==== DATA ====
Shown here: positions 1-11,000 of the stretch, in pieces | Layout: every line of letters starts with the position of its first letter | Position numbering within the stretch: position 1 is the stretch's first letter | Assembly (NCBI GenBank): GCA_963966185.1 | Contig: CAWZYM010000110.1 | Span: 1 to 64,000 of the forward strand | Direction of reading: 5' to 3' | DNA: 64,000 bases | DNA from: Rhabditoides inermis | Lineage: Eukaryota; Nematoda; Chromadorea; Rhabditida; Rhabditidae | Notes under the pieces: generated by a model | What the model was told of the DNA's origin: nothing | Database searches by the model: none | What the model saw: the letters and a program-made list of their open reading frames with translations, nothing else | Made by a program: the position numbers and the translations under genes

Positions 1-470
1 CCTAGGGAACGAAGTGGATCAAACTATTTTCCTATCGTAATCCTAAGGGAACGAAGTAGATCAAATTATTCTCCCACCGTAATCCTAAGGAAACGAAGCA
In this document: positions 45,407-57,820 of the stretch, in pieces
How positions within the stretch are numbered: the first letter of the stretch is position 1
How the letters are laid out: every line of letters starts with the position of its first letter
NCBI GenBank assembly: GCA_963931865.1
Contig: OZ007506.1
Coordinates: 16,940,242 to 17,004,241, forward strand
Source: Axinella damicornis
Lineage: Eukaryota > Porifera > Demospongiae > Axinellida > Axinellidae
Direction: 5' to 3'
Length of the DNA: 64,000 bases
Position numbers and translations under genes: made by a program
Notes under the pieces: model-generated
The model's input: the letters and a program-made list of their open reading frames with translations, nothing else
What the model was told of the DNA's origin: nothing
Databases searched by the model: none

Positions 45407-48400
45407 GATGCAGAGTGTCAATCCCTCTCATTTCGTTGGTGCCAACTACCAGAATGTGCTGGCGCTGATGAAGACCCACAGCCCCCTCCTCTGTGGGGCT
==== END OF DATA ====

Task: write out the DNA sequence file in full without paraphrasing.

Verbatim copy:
Shown here: positions 1-11,000 of the stretch, in pieces | Layout: every line of letters starts with the position of its first letter | Position numbering within the stretch: position 1 is the stretch's first letter | Assembly (NCBI GenBank): GCA_963966185.1 | Contig: CAWZYM010000110.1 | Span: 1 to 64,000 of the forward strand | Direction of reading: 5' to 3' | DNA: 64,000 bases | DNA from: Rhabditoides inermis | Lineage: Eukaryota; Nematoda; Chromadorea; Rhabditida; Rhabditidae | Notes under the pieces: generated by a model | What the model was told of the DNA's origin: nothing | Database searches by the model: none | What the model saw: the letters and a program-made list of their open reading frames with translations, nothing else | Made by a program: the position numbers and the translations under genes

Positions 1-470
1 CCTAGGGAACGAAGTGGATCAAACTATTTTCCTATCGTAATCCTAAGGGAACGAAGTAGATCAAATTATTCTCCCACCGTAATCCTAAGGAAACGAAGCA
In this document: positions 45,407-57,820 of the stretch, in pieces
How positions within the stretch are numbered: the first letter of the stretch is position 1
How the letters are laid out: every line of letters starts with the position of its first letter
NCBI GenBank assembly: GCA_963931865.1
Contig: OZ007506.1
Coordinates: 16,940,242 to 17,004,241, forward strand
Source: Axinella damicornis
Lineage: Eukaryota > Porifera > Demospongiae > Axinellida > Axinellidae
Direction: 5' to 3'
Length of the DNA: 64,000 bases
Position numbers and translations under genes: made by a program
Notes under the pieces: model-generated
The model's input: the letters and a program-made list of their open reading frames with translations, nothing else
What the model was told of the DNA's origin: nothing
Databases searched by the model: none

Positions 45407-48400
45407 GATGCAGAGTGTCAATCCCTCTCATTTCGTTGGTGCCAACTACCAGAATGTGCTGGCGCTGATGAAGACCCACAGCCCCCTCCTCTGTGGGGCT